Facebook, McAfee Team on Facebook Security Effort

Facebook and McAfee have formed a partnership aimed at improving security for Facebook's 350 million users.

Facebook and McAfee have formed a partnership aimed at improving security for Facebook's 350 million users, the two companies announced.

Social networking hacks: Top 10 Facebook and Twitter security stories of 2009The new relationship begins with McAfee offering Facebook users a free six-month subscription to its Internet Security Suite software. But it goes far beyond that. McAfee will also be working closely with Facebook to provide a free quick response scan-and-repair service for any new malware threats that emerge. McAfee's security contribution dovetails with Facebook's larger security effort, which now includes an automated process for detecting anomalies in Facebook users' accounts that might indicate malware or hacker attempts.

If Facebook determines a user has a security-related problem, an automated process kicks in and displays screens from Facebook informing the user a remediation process is underway, initially shutting the user out of the account, says Barry Schnitt, director of policy communications at Facebook.

Password changes would be invoked, along with other possible security remediation processes, such as running a malware clean-up. Phone-based support from Facebook's team could be part of helping the Facebook user get back to normal.

"Few people have problems today with Facebook," Schnitt points out. But with social-networking worms such as Koobface on the rise, along with attackers looking to harvest Facebook passwords, there's a need to keep pushing harder on security protections.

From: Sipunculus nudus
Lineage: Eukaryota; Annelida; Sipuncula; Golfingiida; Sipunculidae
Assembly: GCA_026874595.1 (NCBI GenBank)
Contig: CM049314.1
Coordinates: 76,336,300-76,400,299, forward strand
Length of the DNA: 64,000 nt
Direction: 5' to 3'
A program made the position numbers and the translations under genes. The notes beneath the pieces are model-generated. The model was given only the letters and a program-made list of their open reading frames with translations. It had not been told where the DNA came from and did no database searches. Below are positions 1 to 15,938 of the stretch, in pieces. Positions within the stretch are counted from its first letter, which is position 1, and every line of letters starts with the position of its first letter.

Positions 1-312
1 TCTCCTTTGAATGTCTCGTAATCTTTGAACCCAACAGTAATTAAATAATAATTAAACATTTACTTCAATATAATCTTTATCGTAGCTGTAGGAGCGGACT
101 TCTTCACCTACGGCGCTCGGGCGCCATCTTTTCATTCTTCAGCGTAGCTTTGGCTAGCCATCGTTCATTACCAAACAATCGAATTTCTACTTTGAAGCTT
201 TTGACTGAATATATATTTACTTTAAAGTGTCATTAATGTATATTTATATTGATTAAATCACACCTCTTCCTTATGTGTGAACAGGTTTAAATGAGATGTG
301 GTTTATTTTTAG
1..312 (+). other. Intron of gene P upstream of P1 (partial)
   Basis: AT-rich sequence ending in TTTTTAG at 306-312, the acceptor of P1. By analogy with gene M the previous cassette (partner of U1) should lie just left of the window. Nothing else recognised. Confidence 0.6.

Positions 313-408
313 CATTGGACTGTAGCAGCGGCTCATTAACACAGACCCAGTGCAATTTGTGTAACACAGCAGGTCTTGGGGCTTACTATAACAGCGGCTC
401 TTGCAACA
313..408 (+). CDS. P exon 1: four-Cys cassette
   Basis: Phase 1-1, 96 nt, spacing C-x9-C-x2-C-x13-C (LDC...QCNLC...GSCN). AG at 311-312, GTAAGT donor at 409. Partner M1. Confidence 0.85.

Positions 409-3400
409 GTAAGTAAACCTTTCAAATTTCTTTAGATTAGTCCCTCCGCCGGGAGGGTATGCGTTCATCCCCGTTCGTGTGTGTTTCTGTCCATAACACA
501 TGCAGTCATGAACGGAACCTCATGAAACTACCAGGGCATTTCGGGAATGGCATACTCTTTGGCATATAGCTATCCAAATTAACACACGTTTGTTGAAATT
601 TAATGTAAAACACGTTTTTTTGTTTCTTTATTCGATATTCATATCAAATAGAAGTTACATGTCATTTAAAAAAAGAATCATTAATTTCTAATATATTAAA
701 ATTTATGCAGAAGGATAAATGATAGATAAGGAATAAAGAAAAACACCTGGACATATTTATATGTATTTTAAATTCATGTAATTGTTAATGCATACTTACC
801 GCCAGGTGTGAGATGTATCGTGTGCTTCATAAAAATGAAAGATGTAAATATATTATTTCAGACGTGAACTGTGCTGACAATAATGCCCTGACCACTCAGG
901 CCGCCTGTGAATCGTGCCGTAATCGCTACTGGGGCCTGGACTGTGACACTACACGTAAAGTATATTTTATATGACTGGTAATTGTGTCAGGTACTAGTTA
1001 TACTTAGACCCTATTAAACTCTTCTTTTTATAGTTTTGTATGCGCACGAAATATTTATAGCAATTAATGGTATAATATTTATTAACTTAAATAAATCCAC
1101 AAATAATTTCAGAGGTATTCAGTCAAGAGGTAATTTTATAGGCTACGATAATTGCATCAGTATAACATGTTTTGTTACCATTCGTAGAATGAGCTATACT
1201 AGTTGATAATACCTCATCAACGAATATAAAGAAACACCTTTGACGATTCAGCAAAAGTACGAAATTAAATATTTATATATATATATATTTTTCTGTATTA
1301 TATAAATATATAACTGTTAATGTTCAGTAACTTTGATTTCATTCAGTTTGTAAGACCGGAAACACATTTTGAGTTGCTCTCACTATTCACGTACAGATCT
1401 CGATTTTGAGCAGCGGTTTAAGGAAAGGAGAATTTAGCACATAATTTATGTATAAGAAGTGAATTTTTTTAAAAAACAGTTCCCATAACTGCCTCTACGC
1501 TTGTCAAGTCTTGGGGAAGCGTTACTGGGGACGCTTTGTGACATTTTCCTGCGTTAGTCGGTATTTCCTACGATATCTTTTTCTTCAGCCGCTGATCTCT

Chances are, "if you have a problem, you'll know it," Schnitt says.

Facebook initiated automated remediation of compromised accounts last July and Wednesday's expansion of the effort with support from McAfee represents its latest step in defending Facebook and its users.

Brent Remai, McAfee's vice president of global consumer marketing, says the partnership will entail McAfee offering its Internet Security Suite software to users at a reduced price, though that price has not yet been announced.

Under the arrangement with Facebook -- which says it's not sharing revenues from any software sales that McAfee might make related to Facebook users -- McAfee will be on call around the clock to help tackle new security threats that appear to be targeting Facebook users. Schnitt says this goes to the heart of the arrangement and is why Facebook wants to team with McAfee.

"We can block malware and reset passwords," Schnitt says. "One thing we don't have direct expertise in is protecting PCs." But that's what Facebook, with help from McAfee, is setting out to do as a free service to try to keep the social-networking site safe for its many millions of users.

Copyright © 2010 IDG Communications, Inc.

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